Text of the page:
Politics is often described as the art of the possible, but this is a concept that the SDLP, in particular, apparently has ignored in its immediate and forthright rejection of a plan to explore potential solutions to the Ardoyne parade impasse in north Belfast.
By refusing to even consider the establishment of an independent panel to discuss the issue, the party is denying any possibility of ending this long-running controversy.
Certainly, politicians must be pragmatic in their approach to various issues. They will always bear in mind the feelings of their supporters when devising policy, but in Northern Ireland this consideration frequently seems to focus on the parties' hardline rumps, rather than the wider electorate.
There are hardline elements among both the residents opposed to the march past Ardoyne shops and the Orange Order, who demand the right to march everywhere they want. But they cannot be allowed to hold the rest of the community to ransom.
Politicians, to their credit, showed leadership during the Twelfth which helped to defuse a potentially explosive situation.
Unionists rowed in behind this newspaper's call for the establishment of a body to examine the issue. We wanted a judge-led inquiry with powers to compel witnesses that would eventually produce a set of recommendations which could be enforceable in law.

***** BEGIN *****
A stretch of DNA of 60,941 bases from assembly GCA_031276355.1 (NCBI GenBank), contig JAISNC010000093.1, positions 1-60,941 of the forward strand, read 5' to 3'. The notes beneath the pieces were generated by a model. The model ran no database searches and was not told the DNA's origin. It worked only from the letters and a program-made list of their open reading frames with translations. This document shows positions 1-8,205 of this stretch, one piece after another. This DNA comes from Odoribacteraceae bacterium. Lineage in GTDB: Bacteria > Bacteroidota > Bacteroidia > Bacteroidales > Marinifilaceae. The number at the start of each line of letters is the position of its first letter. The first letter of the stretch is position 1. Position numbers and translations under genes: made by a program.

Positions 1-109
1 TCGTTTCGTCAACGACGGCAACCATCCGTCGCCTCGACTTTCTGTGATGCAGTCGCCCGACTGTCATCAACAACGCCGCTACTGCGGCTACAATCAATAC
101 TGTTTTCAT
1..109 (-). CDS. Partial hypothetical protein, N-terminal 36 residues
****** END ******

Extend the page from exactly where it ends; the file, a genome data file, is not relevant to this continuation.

It is disingenuous of the SDLP to say that – in this one-off occasion – such a body would undermine the Parades Commission, for it was that body which sowed the seeds of our proposal by saying it was unable to break the logjam and that further resources were needed. Parades can be contentious – as we see by unionist reaction to the hunger strike commemoration demonstration planned for Derrylin – but it is only by mature reaction from politicians and community leaders that any resolution can be found.
The Apprentice Boys demonstration in Londonderry – once an annual source of violence – has been transformed into a tourist attraction through the efforts of all sides in that city to find accommodation and mutual respect.
The SDLP helped forge that agreement, which makes its rejection of a similar approach in north Belfast all the more puzzling – is it purely for electoral purposes? – and wrong-headed.